mouthiTEP Prep: Building Speaking Skills

The following is adapted from the Official iTEP Preparation Guide

Your iTEP speaking score is determined by how clearly and effectively you respond to the prompt. First, your response must be relevant to the topic. For instance, if the prompt asks you to discuss an important person from history and you choose to talk about your favorite dessert, even if you say many enlightening and informative things about dessert, your score will be marked down for responding to the wrong topic.

So, to prepare for the test, you want to be sure that no matter what the topic is, you will be able to craft a response that answers the question.

Here are a few tips:
• Give a clear statement that clearly answers the question or topic.
• Explain and support the statement with details and examples.
• Be organized, expressing one idea per sentence.
• Utilize natural, conversational transitions.
• Vary vocabulary and sentence structure.
• There are no right or wrong answers with opinions.
• Use words precisely.
• Speak clearly and calmly.
• Use the preparation time to plan the points to make in the speech.
• Give specific details and examples to support and develop the main point.
• Errors in grammar, word choice, organization, pronunciation, tone, and ease affect the overall quality, and therefore the score, to the degree that they get in the way of clear communication.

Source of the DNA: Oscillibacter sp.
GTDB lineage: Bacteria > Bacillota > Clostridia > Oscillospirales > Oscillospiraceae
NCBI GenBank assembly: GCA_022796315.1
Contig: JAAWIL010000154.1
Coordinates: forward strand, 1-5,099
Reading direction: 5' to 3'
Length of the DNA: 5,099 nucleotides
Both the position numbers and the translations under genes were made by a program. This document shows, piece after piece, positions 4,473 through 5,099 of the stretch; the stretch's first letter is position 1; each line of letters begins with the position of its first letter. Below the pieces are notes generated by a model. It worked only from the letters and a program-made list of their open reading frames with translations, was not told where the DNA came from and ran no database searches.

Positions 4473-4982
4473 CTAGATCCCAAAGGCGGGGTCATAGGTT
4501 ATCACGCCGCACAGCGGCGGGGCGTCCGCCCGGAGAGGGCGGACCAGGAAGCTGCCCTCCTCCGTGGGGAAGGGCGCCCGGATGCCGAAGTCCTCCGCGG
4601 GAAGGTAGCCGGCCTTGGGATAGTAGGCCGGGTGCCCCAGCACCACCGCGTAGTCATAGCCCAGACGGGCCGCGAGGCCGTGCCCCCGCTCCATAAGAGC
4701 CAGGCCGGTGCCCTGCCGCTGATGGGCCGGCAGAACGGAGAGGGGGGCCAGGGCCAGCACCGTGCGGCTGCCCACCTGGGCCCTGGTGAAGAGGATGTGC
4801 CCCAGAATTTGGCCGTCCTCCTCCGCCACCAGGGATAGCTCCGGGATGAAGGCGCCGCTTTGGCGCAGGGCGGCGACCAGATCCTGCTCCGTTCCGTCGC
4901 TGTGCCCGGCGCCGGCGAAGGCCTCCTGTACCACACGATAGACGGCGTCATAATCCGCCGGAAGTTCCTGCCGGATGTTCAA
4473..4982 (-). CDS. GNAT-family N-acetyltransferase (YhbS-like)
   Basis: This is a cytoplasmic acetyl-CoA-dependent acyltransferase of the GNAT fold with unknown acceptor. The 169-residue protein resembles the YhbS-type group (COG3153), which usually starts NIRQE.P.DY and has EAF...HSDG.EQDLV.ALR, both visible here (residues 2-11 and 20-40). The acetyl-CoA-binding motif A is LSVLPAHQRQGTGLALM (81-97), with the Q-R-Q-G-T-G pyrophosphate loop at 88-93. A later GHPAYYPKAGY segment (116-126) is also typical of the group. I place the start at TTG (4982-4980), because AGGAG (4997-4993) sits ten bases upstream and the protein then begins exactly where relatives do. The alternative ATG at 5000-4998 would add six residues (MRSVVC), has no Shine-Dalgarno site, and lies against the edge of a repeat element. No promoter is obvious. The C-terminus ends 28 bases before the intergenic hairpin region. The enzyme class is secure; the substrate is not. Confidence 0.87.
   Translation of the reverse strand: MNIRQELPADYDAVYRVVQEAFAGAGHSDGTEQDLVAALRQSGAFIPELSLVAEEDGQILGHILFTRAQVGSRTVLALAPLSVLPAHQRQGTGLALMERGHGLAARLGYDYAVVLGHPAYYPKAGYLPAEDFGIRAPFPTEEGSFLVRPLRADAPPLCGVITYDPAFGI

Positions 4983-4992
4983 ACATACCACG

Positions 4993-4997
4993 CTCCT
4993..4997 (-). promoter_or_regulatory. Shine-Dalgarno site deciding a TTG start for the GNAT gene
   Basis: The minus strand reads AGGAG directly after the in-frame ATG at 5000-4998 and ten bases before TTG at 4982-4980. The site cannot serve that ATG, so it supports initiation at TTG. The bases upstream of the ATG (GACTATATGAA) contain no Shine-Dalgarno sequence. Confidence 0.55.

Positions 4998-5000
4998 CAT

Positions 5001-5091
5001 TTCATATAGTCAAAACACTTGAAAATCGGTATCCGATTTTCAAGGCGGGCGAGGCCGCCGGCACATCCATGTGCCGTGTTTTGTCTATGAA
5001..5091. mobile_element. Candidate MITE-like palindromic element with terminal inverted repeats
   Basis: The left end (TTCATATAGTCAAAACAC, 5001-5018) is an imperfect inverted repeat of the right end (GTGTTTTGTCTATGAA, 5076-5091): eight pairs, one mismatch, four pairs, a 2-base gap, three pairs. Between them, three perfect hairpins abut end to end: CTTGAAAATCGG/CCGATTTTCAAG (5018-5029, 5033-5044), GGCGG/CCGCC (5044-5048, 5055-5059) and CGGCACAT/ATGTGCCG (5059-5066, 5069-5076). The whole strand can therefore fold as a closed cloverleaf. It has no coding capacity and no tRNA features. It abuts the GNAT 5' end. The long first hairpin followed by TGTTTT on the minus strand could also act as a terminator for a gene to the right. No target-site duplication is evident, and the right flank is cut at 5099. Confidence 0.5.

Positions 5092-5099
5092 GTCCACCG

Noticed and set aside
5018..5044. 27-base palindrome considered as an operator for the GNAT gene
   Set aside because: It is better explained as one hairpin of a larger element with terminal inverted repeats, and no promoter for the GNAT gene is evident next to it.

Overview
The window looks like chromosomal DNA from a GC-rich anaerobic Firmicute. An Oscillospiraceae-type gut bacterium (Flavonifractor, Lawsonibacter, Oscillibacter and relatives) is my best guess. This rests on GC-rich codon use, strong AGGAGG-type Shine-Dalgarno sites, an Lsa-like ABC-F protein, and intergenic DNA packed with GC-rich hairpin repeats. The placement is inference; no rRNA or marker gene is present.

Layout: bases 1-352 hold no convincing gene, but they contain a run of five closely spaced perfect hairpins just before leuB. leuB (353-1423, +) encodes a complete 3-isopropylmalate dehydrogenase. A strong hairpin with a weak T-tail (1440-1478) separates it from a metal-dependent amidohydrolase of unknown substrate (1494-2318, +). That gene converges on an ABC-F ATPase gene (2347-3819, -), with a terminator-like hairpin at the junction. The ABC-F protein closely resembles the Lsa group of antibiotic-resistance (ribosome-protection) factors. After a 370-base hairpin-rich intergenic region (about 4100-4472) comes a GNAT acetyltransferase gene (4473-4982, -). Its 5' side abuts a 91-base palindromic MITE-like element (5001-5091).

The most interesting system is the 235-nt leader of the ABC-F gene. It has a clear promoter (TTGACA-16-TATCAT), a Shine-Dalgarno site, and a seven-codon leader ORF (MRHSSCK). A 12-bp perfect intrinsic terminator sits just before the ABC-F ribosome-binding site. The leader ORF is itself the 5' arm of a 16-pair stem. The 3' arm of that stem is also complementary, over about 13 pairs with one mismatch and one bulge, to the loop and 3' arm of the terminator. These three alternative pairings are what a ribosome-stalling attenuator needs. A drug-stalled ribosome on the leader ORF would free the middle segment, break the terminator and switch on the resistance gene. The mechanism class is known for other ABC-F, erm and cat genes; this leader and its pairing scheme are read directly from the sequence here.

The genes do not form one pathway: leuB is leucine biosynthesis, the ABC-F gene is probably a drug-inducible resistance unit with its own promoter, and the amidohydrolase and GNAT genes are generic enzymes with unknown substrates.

A great way to approach the speaking section is to imagine you are actually speaking to someone, preferably a friend or acquaintance. Here are some ways to improve your English speaking skills before taking iTEP.

• Practice speaking in English as often as possible.
• Speak to native English speakers and ask them if you are pronouncing words correctly.
• Use the internet to listen to native English speakers.
• Practice speaking into a tape recorder; then listen to the response to improve clarity.
• Prepare possible speaking points before you take the test. Think of ideas for your responses if asked about authors, stories, historical figures or other topics.

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